Friday, April 21, 2023

Real Estate: Why isn’t it covered?

By Jonathan Priest

As an insurance agent for 20 years, one of the most common questions I get is the title of this article!

A recreational vehicle such as an ATV, side-by-side, or snowmobile, however, should have its own policy to protect against loss. A small boat with a motor may be covered if it’s under a certain value, but that can vary by carrier, and the coverage amount can also vary.

Here is a helpful list of exclusions brought to you by J Priest Insurance and Nerdwallet!

1. Ground movement

Earthquakes, landslides and sinkholes generally aren’t covered under home insurance. Exceptions include Florida and Tennessee, where insurers must offer optional sinkhole protection. Aside from that, you’ll need separate coverage for these disasters, which your insurer can help you find. For example, a "difference in conditions" policy can cover earthquakes, landslides, and other risks, such as mudflows and floods.
2. Floods

Floods, like those from overflowing rivers or torrential rain, are not covered by most home insurance. Flood insurance is widely available through the National Flood Insurance Program in partnership with more than 50 different insurers. It can cover both the physical structure of your home and your possessions. Beyond floods, your home insurance policy likely excludes other types of water damage as well, such as backed-up sewer lines or overflowing sump pumps. You can fill this gap with a water backup endorsement, or add-on, to your policy. However, a standard policy will generally cover burst pipes — for example, if the water pipe behind your washing machine bursts and spews water.
3. Mold

Coverage for mold is complicated because it’s often hard to identify the root cause of a mold problem. For damage to be covered, your insurer must deem the cause of the mold to be sudden, accidental and a problem covered by your policy. This means that, for example, home insurers generally won’t pay to fix mold damage if it’s caused by water associated with a long-term leak or poor home maintenance. However, your policy may cover repairs if the mold stems from a sudden plumbing leak, as long as you take action to fix the problem right away.
4. Wear and tear

Home insurance is meant for sudden or accidental problems, such as storms, burglaries, and fires. It’s not a cure-all for general wear and tear. You’re expected to perform basic maintenance to keep your home from slipping into disrepair. Maintaining your home’s roof, replacing worn-out flooring and tending to slow-leaking pipes are a few ways you can avoid large expenses that your insurance won’t cover.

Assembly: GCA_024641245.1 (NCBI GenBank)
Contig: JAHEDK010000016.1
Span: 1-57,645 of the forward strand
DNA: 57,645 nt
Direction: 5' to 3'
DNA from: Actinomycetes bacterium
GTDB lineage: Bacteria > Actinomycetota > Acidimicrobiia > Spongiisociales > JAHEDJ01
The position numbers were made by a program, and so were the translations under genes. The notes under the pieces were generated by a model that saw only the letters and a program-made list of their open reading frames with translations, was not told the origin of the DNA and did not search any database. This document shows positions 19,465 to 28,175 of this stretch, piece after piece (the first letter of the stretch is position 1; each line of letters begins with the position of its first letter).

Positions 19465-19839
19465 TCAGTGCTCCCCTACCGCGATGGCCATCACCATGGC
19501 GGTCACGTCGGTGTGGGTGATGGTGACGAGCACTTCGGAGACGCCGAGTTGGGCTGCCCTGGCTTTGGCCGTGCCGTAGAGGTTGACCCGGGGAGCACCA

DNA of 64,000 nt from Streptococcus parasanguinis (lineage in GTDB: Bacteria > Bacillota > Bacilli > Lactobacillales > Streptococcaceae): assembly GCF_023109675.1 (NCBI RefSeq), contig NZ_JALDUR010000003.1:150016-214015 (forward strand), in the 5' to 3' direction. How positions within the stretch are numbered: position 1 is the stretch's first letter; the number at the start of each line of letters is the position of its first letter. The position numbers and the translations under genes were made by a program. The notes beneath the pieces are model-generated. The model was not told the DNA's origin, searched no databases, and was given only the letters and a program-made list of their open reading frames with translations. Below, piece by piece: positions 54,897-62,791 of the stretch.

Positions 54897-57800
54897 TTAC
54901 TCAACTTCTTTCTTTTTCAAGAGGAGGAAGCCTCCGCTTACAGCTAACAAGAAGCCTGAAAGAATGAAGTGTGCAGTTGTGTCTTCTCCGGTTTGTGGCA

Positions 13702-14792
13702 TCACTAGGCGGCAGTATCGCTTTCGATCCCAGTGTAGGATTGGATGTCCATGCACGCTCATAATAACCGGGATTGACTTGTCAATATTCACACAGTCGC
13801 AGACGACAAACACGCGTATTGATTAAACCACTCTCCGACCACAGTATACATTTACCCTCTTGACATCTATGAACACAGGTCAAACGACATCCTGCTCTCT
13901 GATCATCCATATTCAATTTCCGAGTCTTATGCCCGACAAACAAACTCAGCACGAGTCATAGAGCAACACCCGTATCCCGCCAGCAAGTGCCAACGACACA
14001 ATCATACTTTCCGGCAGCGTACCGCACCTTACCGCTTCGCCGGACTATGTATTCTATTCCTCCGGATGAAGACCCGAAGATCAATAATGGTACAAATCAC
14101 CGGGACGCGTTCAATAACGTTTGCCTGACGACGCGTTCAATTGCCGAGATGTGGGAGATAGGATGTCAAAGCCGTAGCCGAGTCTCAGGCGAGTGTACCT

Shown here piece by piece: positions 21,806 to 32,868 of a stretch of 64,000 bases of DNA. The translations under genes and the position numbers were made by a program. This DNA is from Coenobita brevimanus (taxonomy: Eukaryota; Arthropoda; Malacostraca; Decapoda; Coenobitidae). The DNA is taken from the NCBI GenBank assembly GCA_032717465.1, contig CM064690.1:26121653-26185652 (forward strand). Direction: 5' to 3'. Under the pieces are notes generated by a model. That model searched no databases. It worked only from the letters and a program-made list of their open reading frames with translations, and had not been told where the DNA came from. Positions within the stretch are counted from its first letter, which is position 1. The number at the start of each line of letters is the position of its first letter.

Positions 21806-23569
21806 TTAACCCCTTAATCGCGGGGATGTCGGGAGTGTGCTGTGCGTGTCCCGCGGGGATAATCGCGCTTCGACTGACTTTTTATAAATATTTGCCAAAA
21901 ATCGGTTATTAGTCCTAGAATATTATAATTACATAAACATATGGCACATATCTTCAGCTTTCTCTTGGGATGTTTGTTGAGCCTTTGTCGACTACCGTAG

5. Infestations

Bedbugs, termites, mice, and other vermin are typically excluded from home insurance for the same reason wear and tear isn’t covered. From an insurer’s perspective, getting rid of infestations and fixing the damage left behind are simply part of maintaining your home.

  6. Nuclear hazards

Home insurance doesn’t provide coverage for nuclear accidents. Thankfully, you're unlikely to need it. Nuclear power companies are required to have liability insurance to cover damage if you live within the affected area of a hazard.
7. Government action

Acts of public authorities are not your insurer’s problem. If the government confiscates your belongings, for instance, or condemns your home and takes over the land, your policy won’t cover the cost to repair or replace your property. The only exception might be if governmental action were taken to prevent the spread of a fire that might otherwise affect your home.
8. Dangerous or aggressive dogs

Insurance companies spent $882 million paying claims for dog bites and other dog-related injuries in 2021, with an average claim amount of about $49,000. Because of these high costs, insurers may not cover certain aggressive or dangerous dogs. Having one could even prevent you from getting approved for a policy. Some companies refuse to cover breeds that are known for inflicting severe injuries, such as pit bulls, Rottweilers, and wolf hybrids. Other insurers, such as State Farm, won’t deny coverage based on breed alone but instead will look at an individual dog’s history of aggression. If you own a potentially dangerous dog, you may get leeway from your insurer by improving your pet’s behavior through training and socialization. <

This article was brought to you courtesy of Farmers Insurance agent, Jonathan Priest, with an office at 57 Tandberg Trail, Suite 7, Windham. Call him at 207-893-8184 or send him an email at

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